Catholicism, Skepticism, and Glee

Next up in the big pile of articles I meant to blog about but never did is an article about Glee from many years ago. I struggle with my affinity for Grey’s Anatomy, but I definitely have a love/hate relationship with Glee. The characters represent so many extremes that it’s hard for me to figure out whether I agree with any of it. I’ve been watching for so long that I’m not quite ready to give up, but I’m not sure why I’m watching anymore.

Way back in 2010 (yes, I’ve had my “to blog” pile for that long!), Busted Halo* posted an article from one of the co-creators of Glee after the show received an award from Catholics in Media. (Why it got the award, I don’t know, and the site doesn’t say.) It’s worth noting that this was before the episodes “Grilled Cheesus,” “Sexy,” and “The First Time,” where being religious and choosing abstinence were all made fun of as unrealistic or neurotic. Just once, can I get a character who actually waits until marriage, practices a religion, and is happy? Can I get a character who is actually like me? All the people who aren’t like me do.

But I digress. The author and I tend to disagree on the Church and her people. He writes, “I think that being Catholic is a lot like being Jewish. I believe that it is not a set of beliefs, but a heritage.” That’s not true, though. You can be culturally Jewish, yes; but you can be just culturally Catholic, too. I live not too far north of Mexico. I guarantee you a significant number of the people with Our Lady of Guadalupe on their cars could tell you that she’s Mary and she’s Mexican but not any of her story, whether they believe that story or not. Existence does not equal truth.

He also writes:

It’s difficult, as Catholic, to…watch bishops deny communion to people whose beliefs they don’t approve of. Or to hear people throw around the term “Cafeteria Catholics”, as if the tenets of the Church itself were so flimsy that they can’t withstand examination. And, sadly, I think it’s that church that most people see.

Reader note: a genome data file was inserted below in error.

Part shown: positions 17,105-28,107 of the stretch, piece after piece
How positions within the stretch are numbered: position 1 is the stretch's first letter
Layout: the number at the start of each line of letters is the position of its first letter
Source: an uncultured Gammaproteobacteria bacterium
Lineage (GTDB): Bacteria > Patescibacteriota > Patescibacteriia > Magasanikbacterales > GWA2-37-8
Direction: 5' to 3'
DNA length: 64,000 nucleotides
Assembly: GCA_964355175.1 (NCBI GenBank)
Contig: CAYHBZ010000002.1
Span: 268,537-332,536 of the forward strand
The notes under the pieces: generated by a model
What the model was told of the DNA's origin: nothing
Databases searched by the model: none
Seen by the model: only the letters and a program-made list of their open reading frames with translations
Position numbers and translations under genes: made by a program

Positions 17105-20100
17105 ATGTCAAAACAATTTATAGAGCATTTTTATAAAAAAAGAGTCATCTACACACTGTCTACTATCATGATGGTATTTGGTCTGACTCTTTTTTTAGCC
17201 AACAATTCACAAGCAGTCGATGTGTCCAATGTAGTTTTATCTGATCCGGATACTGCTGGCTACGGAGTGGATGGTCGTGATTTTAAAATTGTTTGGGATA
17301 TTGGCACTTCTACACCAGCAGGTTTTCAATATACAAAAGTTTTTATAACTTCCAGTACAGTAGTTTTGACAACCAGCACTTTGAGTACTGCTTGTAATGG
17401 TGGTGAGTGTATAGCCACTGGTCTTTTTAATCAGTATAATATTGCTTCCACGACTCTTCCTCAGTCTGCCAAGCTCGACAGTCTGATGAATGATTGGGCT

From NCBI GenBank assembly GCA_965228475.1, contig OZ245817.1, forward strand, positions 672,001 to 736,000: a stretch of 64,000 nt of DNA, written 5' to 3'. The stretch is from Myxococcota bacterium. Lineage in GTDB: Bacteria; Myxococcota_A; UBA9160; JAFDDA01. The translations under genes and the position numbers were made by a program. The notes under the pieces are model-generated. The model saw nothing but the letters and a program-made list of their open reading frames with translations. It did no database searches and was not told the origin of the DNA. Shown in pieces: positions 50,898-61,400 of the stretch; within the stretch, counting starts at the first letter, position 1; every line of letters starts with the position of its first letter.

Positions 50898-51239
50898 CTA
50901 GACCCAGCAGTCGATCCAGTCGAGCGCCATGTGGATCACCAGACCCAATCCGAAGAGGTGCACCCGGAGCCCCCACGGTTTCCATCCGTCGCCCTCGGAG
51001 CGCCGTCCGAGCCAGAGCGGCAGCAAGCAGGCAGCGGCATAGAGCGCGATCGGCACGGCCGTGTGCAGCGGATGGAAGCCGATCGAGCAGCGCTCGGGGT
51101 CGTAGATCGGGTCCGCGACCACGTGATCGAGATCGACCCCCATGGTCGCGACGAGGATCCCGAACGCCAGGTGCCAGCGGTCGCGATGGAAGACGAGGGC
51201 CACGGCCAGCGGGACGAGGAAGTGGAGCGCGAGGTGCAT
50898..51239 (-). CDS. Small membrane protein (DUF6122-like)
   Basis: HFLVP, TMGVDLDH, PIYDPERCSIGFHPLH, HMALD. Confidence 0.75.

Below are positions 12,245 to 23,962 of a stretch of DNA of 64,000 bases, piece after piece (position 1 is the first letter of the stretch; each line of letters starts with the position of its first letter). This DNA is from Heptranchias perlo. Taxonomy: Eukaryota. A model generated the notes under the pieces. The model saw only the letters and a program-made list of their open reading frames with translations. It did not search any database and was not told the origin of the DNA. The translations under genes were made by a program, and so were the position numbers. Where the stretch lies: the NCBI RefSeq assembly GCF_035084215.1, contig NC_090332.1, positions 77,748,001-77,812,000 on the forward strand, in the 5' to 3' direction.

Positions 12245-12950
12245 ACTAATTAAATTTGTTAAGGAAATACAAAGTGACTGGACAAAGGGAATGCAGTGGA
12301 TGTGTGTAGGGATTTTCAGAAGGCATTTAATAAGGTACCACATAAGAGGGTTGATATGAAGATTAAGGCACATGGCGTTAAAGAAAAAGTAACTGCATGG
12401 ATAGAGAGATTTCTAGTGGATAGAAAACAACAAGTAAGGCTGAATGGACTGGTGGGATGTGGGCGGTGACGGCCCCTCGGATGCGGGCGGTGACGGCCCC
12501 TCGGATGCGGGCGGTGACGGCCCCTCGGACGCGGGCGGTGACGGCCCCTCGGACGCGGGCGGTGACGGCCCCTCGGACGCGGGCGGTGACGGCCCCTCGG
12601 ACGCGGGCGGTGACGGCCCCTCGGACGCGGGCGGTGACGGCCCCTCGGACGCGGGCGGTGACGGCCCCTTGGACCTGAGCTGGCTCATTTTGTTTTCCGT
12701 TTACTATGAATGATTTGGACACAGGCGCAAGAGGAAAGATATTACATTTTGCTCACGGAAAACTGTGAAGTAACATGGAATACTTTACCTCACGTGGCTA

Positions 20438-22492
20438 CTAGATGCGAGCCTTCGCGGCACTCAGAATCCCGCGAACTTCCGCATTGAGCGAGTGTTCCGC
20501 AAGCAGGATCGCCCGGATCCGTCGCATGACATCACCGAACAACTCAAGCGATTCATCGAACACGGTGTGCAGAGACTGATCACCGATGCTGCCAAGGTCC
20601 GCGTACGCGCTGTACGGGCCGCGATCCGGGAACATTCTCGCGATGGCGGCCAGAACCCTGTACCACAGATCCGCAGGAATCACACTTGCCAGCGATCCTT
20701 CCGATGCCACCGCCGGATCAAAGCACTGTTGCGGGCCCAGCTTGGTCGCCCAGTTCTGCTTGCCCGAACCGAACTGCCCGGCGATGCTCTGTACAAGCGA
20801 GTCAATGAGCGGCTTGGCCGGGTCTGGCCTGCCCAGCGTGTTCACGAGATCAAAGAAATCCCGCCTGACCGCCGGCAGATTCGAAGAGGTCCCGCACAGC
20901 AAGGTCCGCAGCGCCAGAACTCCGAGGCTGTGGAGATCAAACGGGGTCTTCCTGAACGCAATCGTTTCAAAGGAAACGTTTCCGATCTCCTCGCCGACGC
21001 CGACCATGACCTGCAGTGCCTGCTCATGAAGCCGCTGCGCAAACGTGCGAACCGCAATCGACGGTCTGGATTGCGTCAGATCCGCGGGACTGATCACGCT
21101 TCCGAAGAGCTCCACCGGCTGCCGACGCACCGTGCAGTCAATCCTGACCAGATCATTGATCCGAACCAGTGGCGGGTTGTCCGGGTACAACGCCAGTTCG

I agree. It is difficult to see all of those things. I don’t agree with every Catholic, either (for example, this author). A Catholic, by definition, is anyone who has been baptized Catholic. Technically, I am lumped together with every person who would mark “Catholic” on a survey. I’ve been at least that much a Catholic my whole life, but it didn’t mean anything and I didn’t know anything for most of that time.

I do, however, recognize the teaching and sacramental authority of bishops. By the nature of their office, bishops have the right and responsibility to deny the Eucharist to those whose sins are widely known and influence others. (Reconciliation, which is also a sacrament, is always open to anyone who actually wants to change.) We have bishops, who have spent years in study and prayer, so that we ordinary laypeople don’t have to police one another. That’s what they’re for.

Examination of Catholic tenets (also called “faith formation”) is actually crucial to being Catholic, but disbelieving in or disagreeing with something is different than struggling to understand it. I think “the church that most people see” is made up of uninformed and jaded Catholics. Most Catholics are jaded because they are uninformed. Shown the truth, people desire it. I want to share the truth. I want to end the lack of information.

Spending a few years really trying to be a good Catholic (and to figure out what that meant) did wonders for me. I do what I do because I don’t want anyone to have to live in darkness and confusion like I did. I’m trying to solve the problem, not just share it. What about you?

*Repeated disclaimer: I work for the Paulist Fathers, who run Busted Halo, but my opinions do not necessarily reflect those of Busted Halo or the Paulists.



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[…] parts one and two.) I picked up a few old “to blog” articles (on moral relativism and Glee), and I gave blood for the last time before going to Nicaragua put me on the deferral […]

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